Wednesday, February 9, 2011

a day in the Jamaican life

The Jamaican people are a tough and gritty lot, descendants of African slaves stolen from their continent and brought here  to work the sugar plantations.  I stand underneath the broad leaves of a bread fruit tree, a plant brought specifically from European shores by the infamous Captain Bligh to feed the growing slave population. Walking  in the  village I see a range of African nations represented, from pale brown skin with amber eyes and cinnamon hair to deep blue-black hues, heavy-lidded warriors, tall and lithe. This is a beautiful people, and I  talk to the townsfolk and I discover an atlas of other nationalities. Chinese, English, Lebanese, Scottish, Filopino, and these are only some. A shop owner tells me there are traces of the Arawak tribe here, the natives inhabiting the island when Columbus landed and the Caribs, for which the Caribbean is named.  Out of many. . .one people,"  thus speaks the motto of Jamaica.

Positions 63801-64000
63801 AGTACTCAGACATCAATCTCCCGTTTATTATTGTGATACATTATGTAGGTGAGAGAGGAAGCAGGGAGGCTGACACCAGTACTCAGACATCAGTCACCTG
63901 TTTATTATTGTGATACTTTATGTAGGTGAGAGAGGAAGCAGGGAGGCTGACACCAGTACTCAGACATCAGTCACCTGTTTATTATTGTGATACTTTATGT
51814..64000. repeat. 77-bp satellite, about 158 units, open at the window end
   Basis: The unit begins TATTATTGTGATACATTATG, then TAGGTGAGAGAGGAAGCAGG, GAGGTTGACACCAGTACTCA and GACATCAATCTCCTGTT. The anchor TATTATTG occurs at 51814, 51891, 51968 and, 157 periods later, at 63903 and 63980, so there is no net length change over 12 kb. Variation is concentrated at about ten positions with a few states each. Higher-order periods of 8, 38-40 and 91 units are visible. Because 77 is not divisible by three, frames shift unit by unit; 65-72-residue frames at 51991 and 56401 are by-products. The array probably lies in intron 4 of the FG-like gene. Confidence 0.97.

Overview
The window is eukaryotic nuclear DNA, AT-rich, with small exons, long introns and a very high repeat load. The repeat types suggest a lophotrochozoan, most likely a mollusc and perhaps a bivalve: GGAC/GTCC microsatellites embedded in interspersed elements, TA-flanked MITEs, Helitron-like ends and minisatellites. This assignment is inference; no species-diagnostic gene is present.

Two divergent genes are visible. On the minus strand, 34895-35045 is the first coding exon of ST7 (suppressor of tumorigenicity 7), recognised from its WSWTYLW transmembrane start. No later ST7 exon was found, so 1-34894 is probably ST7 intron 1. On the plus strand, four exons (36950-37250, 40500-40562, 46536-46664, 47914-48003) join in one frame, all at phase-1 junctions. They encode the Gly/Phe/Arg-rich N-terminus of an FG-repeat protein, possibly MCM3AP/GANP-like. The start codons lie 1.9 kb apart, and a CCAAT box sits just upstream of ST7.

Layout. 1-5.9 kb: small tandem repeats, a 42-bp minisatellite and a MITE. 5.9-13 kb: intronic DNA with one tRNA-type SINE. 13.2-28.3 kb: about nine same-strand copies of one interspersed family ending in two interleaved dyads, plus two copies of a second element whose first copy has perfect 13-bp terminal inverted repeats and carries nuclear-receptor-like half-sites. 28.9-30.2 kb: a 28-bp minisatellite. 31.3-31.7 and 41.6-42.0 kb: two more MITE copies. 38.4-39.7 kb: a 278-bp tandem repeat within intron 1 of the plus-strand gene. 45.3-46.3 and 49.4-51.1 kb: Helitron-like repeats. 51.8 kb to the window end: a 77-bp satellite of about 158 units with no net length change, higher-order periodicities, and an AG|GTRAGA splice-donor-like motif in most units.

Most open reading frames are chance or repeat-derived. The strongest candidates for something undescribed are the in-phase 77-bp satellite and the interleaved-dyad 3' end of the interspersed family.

Everyone in Jamaica carves wood and this vendor has a stunning piece that I must have. The young artist tells me it is "Nanie," a heroine of the Maroon nation. The Maroons were Africans that escaped from the slave ships into the Blue Mountains of inland Jamaica and the British soldiers were never able to recapture them, a remarkable feat considering the differences of weaponry.   Nanie has one arm missing due to a soldier's sword and she is looking steadily into the eyes of a child.  And now comes the traditional form of commerce in Jamaica, higgling and I have no talent or taste for this.  It involves a crossfire of price finagling between seller and customer and this makes no sense to me.  Just tell me what it is worth. I will pay it.  Dave clears his throat and steps up to the plate. He is a wagering fellow and quite adept at this process.  I walk away wondering why he just can't give the guy the extra five dollars. The poor fellow looks like he owns just the one pair of pants.

I am handed a steaming plate of jerk chicken from the road vendor and he ladles sauce onto the marinated meat.  Jamaican jerk is barbecue taken to its highest level and  my tongue readies for the spicy brown bonnet pepper, hotter than anything I would have stateside and I detect cinnamon and nutmeg as well.  The dish begs for a cold Red Stripe.

No comments: